It’s strange to think Mongolians were found own no more than 300 objects each. We actually need very little to live; far less than we think. And there’s something to be said for the pleasure owning just a few (but very good quality) things. Like Dominique Loreau says: “No one can own every shell in the sea. And seashells are so much more beautiful in isolation”.

Having lived in Japan for many years, French-born Dominique Loreau discovered the art of simplicity through Japanese philosophy. Her book L’art de la Simplicité has become somewhat of a cult classic among minimalists… And for good reason. Dominique Loreau intertwines the Japanese concept of ma with the Francophilian love of pleasure and beauty. The result is a kind of hedonistic approach to minimalism.

And when it comes embracing this new philosophy of two worlds, the author suggests  there’s no better place to start than by re-examining that space closest to us… Our home. This is her advice on how to create a more luxuriously-minimalist home:

Live with fewer things, but more lightness, freedom and fluidity; greater refinement, too. * There is no beauty without empty space. In an empty space, everything becomes a composition, a still life, a picture. * Avoid uniform lighting in your home. Natural light is constantly changing, subtly altering our perspective. * Your mistakes are your guide. By choosing the wrong thing, you can identify what’s perfect for you. * Quality materials are the key to comfort. Choose them with your eyes closed. * Creating an environment that matches our deepest aspirations enables us consciously to orchestrate the existing link between our inner and outer selves. * Perfumes, colours and sounds answer one another… * The ideal: to live with the strict minimum, in a dream setting, with an impeccable interior and to be absolutely independent, leaving the mind clear and open to a world of new discoveries. * When you live with the strict minimum, every item, no matter how small, must be both functional and beautiful. * When a synthetic object ages, it becomes uglier and more irritating. Choose living materials. * If you can’t yet afford the sofa of your dreams, save for it little by little until you can. But don’t buy a cheap substitute while you wait. You may find yourself becoming accustomed to it, at your cost! * Once you have savoured quality, you will never settle for mediocrity. But we are exposed to quality less and less frequently in today’s consumer society, so that we no longer desire it.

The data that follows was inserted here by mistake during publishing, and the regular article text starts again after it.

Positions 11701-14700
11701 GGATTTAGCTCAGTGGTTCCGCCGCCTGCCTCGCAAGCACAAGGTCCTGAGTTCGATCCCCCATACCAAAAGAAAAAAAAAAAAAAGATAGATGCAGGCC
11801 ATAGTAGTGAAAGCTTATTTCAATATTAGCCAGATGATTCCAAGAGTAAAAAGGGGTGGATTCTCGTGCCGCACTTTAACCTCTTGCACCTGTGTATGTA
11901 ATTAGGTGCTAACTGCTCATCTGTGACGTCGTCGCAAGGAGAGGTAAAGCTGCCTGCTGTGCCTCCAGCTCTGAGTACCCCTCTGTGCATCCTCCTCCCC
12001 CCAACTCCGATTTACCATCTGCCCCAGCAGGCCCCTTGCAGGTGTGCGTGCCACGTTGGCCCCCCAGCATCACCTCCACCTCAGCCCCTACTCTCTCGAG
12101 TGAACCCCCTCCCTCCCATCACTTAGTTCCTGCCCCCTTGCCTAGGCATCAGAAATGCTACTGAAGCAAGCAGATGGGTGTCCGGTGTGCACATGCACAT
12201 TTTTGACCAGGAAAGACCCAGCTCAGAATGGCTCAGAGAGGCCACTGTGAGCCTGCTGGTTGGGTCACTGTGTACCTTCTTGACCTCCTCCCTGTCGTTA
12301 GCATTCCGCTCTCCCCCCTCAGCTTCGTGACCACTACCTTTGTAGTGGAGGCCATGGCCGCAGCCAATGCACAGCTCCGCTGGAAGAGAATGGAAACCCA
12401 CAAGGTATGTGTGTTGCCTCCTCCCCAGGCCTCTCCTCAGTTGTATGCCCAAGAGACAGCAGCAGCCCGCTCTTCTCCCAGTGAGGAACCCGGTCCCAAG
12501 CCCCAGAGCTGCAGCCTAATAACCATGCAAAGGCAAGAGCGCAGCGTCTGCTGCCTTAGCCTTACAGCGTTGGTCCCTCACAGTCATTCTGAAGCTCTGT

Dominique points out: The great Zen masters choose their personal treasures from everyday items and natural, unexceptional objects. In this way, they would seek out beauty in its most unusual forms. True beauty is all around us. We don’t see it because we look too far into the distance. With industrialisation, we have lost the ability to see and judge the intrinsic quality of an object.

How true!

Here’s a recap of Dominique Loreau’s thoughts on how to create a more luxuriously simple home (please feel free to share!):

Pascale Booysen | Dominique Loreau The Art Of Simplicity


Pascale Booysen | L'art de la Simplicite

The book? Visit: L’art de la Simplicité.


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